It All Starts With Financial Education
Typically our perceptions of money are sometimes more crucial than our ability to generate it. Especially when our brains are wired in such a way that prevents us from being financially sensible.
Most white collar professionals in the U.S. earn a six-figure income. But does that really matter if by the end of the year, they have NOTHING to show for it?
Where is the disconnect? It’s time that we solved that mystery but also explore how we can go about better understanding money as we receive zero formal education on the topic (even in professional schools such as medical or dental).
What is money?
If we’re going to start down this road then this first question we should ask is, “What is money?”.
In other words, what exactly does money represent? Whether you purchase a pair of shoes from Zappos or paid for your time treating patients in a clinic, what’s the significance of money in these transactions?
Money is nothing more than a medium of exchange that facilitates the sale or purchase of goods between parties.
This tells us what it can do but not so much about what it represents. A better way of looking at money is that it’s an expression of VALUE.
You’ll pay a certain amount of money for something because you perceive its value to be equivalent to the amount of money that you handed over.
For instance, you may pay $300 for a pair of Tory Burch flip flops but would never consider paying over $15 for a “regular” pair. Why? It’s your perceived value of the two types of footwear.
If money is an expression of value, now what? How does this change the reality of a surgeon living paycheck to paycheck? What about the person consumed by credit card debt?
To help answer these questions, we must first look at your relationship with money.
What is your relationship with money?
The word “cash flow” means that money will flow into your life and it will also flow out. These “flows” represent your income and expenses or your production and consumption.
Money will enter your life based on the value you’ve provided in the workplace. It will turn around and leave once you’ve consumed something such as:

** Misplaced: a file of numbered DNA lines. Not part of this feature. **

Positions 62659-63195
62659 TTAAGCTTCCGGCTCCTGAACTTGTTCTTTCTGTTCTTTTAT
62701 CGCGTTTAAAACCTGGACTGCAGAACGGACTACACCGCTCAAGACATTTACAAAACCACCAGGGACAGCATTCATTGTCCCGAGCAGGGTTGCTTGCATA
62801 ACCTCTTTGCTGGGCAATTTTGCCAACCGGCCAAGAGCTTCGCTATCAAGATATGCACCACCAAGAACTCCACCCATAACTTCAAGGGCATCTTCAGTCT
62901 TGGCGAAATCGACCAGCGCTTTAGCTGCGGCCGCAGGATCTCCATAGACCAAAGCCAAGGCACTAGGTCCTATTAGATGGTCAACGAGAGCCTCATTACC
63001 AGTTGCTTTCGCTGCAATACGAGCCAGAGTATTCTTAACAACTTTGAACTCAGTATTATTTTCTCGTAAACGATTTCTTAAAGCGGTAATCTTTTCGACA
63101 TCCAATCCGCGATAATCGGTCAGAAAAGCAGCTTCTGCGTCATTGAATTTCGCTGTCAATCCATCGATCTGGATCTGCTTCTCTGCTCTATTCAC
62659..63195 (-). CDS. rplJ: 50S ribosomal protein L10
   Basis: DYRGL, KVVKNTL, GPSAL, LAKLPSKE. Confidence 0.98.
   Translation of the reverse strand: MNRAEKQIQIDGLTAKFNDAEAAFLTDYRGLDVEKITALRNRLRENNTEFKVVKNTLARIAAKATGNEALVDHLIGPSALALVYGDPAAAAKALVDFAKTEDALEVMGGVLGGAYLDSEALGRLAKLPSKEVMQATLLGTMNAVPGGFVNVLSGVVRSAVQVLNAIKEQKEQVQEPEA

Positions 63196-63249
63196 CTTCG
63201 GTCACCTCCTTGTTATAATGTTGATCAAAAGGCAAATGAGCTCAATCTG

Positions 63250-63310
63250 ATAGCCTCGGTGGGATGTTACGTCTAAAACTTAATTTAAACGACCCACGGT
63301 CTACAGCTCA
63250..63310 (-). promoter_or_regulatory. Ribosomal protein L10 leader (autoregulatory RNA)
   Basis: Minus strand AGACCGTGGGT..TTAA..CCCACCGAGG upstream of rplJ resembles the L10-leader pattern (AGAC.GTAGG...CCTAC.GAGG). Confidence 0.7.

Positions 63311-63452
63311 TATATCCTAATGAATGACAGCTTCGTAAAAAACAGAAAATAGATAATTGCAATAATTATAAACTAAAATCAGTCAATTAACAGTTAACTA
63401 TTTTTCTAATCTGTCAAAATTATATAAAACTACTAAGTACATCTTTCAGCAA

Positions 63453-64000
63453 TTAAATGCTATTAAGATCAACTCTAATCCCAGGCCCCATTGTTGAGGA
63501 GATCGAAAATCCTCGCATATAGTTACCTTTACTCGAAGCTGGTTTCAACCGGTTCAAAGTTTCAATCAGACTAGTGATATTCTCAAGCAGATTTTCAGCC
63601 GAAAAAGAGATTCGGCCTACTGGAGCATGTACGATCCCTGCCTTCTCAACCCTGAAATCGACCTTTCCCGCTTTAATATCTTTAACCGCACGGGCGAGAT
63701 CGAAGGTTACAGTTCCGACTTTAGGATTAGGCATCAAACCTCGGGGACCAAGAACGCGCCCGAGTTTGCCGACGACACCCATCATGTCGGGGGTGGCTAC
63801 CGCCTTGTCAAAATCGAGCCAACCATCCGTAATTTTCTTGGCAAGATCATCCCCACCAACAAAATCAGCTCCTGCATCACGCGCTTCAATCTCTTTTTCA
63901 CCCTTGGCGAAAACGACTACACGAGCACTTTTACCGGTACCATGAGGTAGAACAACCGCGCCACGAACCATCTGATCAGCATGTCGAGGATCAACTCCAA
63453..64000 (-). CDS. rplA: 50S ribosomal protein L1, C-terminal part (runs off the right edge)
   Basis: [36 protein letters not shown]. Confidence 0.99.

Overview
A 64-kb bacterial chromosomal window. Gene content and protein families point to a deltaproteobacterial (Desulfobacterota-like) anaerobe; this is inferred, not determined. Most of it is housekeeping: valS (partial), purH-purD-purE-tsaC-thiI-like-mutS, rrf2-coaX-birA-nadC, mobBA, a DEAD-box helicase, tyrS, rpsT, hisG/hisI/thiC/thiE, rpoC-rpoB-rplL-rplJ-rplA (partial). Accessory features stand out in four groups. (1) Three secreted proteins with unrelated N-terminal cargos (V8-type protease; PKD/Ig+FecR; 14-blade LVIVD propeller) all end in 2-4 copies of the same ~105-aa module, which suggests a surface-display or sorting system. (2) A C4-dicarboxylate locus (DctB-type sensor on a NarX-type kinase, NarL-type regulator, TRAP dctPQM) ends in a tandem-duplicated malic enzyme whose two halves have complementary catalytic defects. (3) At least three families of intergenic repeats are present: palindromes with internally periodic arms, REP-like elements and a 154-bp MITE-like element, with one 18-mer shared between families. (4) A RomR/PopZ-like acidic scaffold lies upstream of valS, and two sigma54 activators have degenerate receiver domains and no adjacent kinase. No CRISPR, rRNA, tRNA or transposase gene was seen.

- YouTube TV subscription
- snow skiing trip
- new car
Many financial experts will look at someone’s net worth as a metric for determining their relationship between consumption and production.
What about your relationship with earning and spending? Think about all the money that has entered your life and exited.
How much of that do you still have whether in savings or investments such as mutual funds? Which part of the consumption vs production relationship do you feel needs improving?
The likelihood is both.
It doesn’t matter what you make a year, for the majority of us, the biggest issue has to do with our consumption.
Studies have found that in the U.S., 78% of workers are living paycheck to paycheck. What’s even worse is 4 out of 10 make over $100,000 a year.
When someone is paid well above the average salary and yet still finds a way to somehow spend it all (and then some), then the relationship with consuming MUST be corrected before addressing the relationship with production.
Why do you think so many lottery winners and pro athletes file for bankruptcy? It’s because their production means nothing when they have a problem with consumption.
How To Escape The Rat Race
The first step to escaping the rat race starts with something a Michael Jackson song instructs us to start with… the “Man in the mirror.”